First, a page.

Late spring into the beginning of summer is my favorite time of year. Spring finally gets hold in May. The green, so long dormant, bursts to life and flowers bloom. It’s the easiest time of year to feel alive. Milder days and nights. Rarely too hot or cold. Open windows.
One of the best things about May and June is the length of daylight. I love sunshine. For anyone who experiences SAD, you get this. Sunshine in the morning makes it easier to wake up. There’s still sun after dinner. Trying to wake every day in the dark and having it dark again before dinner drains the life out of people with SAD. It can be hard on people who don’t struggle with mood disorders.
We can’t see light as it passes through the air around us. It’s visible only as it makes other things visible. It contains all the wavelengths that bounce back to us in an endless kaleidoscope of hues. Sometimes I can’t get enough of looking at them
15 Tulips and irises… and peonies and lilacs… and mock orange
I love flowers. You could probably tell that. When I’m taking the time to enjoy taking photos, and the therapeutic nature of photography, they’re among my favorite subjects. I love the colors, and shapes even more so. Some have lovely scents. God is infinitely creative.
More evidence of God’s endless creativity. Colors. Shapes. Sizes. Sounds. Have you ever seen a pileated woodpecker up close? Okay, relatively close? They have brown eyes. Have you ever been blessed to watch the development of robins from eggs to fledglings? Amazing.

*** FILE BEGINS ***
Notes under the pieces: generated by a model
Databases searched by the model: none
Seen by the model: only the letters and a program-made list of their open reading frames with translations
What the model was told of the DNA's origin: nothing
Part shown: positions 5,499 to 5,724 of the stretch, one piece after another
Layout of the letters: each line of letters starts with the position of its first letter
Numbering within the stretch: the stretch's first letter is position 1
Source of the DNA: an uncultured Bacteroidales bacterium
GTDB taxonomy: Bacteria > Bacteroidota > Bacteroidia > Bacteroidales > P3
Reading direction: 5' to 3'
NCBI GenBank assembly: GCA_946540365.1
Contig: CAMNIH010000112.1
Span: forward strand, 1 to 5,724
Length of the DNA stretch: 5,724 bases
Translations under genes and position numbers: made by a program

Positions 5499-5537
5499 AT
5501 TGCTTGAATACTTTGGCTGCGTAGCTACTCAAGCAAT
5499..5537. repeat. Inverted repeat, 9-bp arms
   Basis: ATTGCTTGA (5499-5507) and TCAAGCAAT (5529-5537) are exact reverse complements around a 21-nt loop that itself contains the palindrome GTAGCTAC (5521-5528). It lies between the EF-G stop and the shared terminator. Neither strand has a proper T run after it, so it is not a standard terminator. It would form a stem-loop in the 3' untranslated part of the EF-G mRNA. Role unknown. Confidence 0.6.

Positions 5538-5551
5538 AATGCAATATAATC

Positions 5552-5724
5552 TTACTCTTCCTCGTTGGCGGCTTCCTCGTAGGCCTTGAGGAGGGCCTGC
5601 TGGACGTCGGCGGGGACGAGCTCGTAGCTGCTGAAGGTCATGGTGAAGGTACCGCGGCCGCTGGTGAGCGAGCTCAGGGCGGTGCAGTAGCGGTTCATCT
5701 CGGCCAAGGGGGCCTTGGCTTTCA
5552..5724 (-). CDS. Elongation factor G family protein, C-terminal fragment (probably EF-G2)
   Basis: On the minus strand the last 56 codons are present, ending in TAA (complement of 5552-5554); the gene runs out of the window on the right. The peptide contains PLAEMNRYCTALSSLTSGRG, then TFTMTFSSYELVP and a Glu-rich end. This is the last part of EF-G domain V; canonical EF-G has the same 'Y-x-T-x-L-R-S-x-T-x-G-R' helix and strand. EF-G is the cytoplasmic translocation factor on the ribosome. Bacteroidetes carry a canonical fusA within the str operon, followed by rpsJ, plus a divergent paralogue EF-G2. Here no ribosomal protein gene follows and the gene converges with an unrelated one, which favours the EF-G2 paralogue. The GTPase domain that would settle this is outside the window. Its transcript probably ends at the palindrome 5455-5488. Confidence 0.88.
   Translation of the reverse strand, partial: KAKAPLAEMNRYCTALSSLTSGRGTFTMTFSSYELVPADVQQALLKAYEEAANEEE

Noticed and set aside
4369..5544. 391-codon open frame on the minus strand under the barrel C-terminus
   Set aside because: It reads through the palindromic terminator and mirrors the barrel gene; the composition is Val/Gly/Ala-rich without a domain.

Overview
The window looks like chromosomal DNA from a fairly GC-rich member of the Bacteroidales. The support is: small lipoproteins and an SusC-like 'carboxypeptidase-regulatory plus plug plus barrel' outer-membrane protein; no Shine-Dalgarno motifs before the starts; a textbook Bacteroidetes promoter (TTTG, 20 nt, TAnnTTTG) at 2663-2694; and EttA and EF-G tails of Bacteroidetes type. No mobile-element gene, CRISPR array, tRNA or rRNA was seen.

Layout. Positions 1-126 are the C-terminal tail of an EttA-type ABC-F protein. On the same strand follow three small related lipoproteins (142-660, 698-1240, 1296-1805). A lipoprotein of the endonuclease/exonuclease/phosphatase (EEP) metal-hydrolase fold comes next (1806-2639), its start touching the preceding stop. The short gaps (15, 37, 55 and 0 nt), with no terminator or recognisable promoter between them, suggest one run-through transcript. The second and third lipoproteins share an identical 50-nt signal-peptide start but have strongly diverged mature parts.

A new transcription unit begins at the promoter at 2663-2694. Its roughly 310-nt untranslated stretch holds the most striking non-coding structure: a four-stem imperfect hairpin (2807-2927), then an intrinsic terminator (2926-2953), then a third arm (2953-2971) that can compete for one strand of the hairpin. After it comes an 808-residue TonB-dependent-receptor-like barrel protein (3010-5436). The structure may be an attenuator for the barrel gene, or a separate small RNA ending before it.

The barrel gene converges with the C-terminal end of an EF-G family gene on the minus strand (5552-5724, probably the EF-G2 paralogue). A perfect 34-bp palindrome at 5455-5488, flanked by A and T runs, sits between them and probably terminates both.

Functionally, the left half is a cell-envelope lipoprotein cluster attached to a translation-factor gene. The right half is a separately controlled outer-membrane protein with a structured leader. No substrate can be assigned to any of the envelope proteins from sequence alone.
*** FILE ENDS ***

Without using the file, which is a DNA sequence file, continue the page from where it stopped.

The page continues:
17 Rocks and minerals
Another fascinating facet of nature with endless variation. Granted, they’re no fun when you have to clear them from a garden or field, but interesting to examine on a Lake Ontario or north Atlantic beach. Then there are all the beautiful crystals and gems God formed, and we find after so many years hidden away.
Sound boring? It can be, but it’s my favorite form of exercise. Feeling stuck? Get up and go for a brisk walk. Sometimes an amble, soaking in the sights and sounds around you is a great mental-health break, too. Breathe…
19 Lake Ontario
What can I say? I love spending time near the water. Lake Ontario isn’t the largest of the Great Lakes, but it’s the one I live near. For those of you who’ve never seen one of the Great Lakes and think of something I’d consider more like a pond than a lake, the Great Lakes are like inland seas.
There’s something relaxing in the crackle of a well-contained fire, and the playing light of the coals left behind. A campfire is ideal for relaxed fellowship. And s’mores. Mmmmm… s’mores… The best corn on the cob is cooked in the coals.
One of the best things to do beside the dying embers of a campfire is lean back and look up. But you don’t have to have a campfire to enjoy the small lights that shine on our world from giant balls of burning gas over an impossible distance of space.
#20 probably clued you in that I like food. When I stop enjoying flavors, and the pleasure of eating, it’s pretty obvious I’m depressed. When I notice that eating is more than just making myself put food in my mouth because I should, I know I’m on an upswing. Does dark chocolate hot cocoa with cinnamon and whipped cream count as food?
People can make amazing things out of glass. Even a simple windowpane is amazing when you stop to think about it. A barrier between us and the elements that lets us see out and receive light in. But we’ve done so much more with it! Colors. Shapes. One way we are made in God’s image is our desire and ability to create.
24 Hot showers